We are humans and part of being human is that we learn by trial and error. That’s just the way it is. Yet, often times when we make “a mistake” or I’d prefer to say, “try something that doesn’t work out well”, we beat ourselves up and punish ourselves……like for a very long time!
We think things like, “I should have known better!” Well, perhaps we may have known better at some level, yet much of how we behave is done from the Emotional side of the brain, not the Rational side. We wanted to feel better. This is not a bad thing to want to feel better. Of course we do! We all just want to be happy! It is not selfish to want to be happy.
Reframing the Story
There is a big difference between saying, “I made a mistake” verses “I am a mistake” or thinking “I am bad”. The latter statements lead to low self esteem and feelings of unworthiness. A feeling of unworthiness holds us apart from all things good. Unworthiness to heal, to have abundance, to get a good job, to be treated with respect and to be loved. If you are not experiencing some of these blessings, perhaps you are not forgiving yourself for something.
When we don’t forgive ourselves, we cant even be much benefit or service to others either because we will never reach our full capacity. We hold ourselves down and this does not serve the world!
Reframing the story helps us see that there is the “person” who made the mistake and there is the “action”. Seeing them as one may come from being told from a young age that “you are a bad girl” or “a bad boy” when you made a mistake verses knowing that “You are good” but the action was bad. We are not our actions. We are a divine spiritual being here having a human experience.
Your actions are not your identity.
Learning to forgive ourselves is crucial. This is not to say that we don’t take ownership for our actions. It is important to acknowledge our mistake, learn from it, apologize to the other people involved and make amends to repair the situation as much as possible…… but not to hate ourselves for it.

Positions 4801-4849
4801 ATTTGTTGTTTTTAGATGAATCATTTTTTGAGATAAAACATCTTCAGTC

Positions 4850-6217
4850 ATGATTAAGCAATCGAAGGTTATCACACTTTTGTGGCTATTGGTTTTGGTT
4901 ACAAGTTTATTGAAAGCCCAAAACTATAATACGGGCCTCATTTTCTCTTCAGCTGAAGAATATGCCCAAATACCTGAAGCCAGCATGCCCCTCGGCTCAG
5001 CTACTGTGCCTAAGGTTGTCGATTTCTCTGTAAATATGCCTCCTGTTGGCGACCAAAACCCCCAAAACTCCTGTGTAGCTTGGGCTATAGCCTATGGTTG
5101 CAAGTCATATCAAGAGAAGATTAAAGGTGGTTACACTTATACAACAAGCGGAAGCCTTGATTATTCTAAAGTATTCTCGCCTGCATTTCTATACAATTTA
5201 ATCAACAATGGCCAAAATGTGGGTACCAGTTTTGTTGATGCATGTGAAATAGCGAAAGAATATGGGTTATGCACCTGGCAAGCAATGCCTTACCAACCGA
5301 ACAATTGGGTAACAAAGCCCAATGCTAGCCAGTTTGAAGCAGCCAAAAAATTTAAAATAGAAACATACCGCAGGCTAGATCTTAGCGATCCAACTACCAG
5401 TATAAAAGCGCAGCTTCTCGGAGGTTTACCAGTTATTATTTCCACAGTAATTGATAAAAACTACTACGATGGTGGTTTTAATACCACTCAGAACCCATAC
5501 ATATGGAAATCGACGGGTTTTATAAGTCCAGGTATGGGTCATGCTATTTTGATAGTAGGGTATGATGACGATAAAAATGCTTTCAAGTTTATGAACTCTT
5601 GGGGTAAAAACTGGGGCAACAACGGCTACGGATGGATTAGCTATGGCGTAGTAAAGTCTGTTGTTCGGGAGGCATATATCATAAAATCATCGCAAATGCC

Sometimes we make the same mistake over and over. This happens to many of us, but that is how we learn. Hopefully we do it less and less often until we eventually get to a point where we don’t do it at all. I think of the analogy of learning to walk or ride a bike. We don’t usually get it right the first try.
How do we Forgive Ourselves?
I think Understanding and Compassion are the key here. We are not the same person as we were in the past. Our bodies and minds are constantly changing. We can look back at the person that we used to be when we made that mistake and we can understand that person, because we used to be that person.
We can understand what we were thinking, what challenges we were facing at the time, the fears and insecurities that we had and the limitations that we had. We could have had limitations in our understanding, in our resources, emotional limitations or overwhelmed by anger, sadness, etc.
Instead of looking back with shame thinking, “What an idiot!” “I hate myself!”, we can offer empathy and kindness to that person that we used to be, knowing that we didn’t see a lot of choices at that time. We may have been suffering either physically or mentally and our wisdom wasn’t functioning as well as it is now.
We can follow the example of a pretty great Teacher who once said, “Forgive them Father for they know not what they do.”\
Take a few moments to close your eyes and ask for an area where you have been holding resentment or a lack of forgiveness towards yourself to come to mind. Be patient. It will bubble up. See an image of you when you made that mistake. With a new sense of compassion and understanding let yourself know that you are no longer going to punish yourself with this and you are willing to forgive. Picture yourself holding that aspect of you in your arms and speak kind and compassionate words towards yourself.
The Light in me honors and respects the Light in you.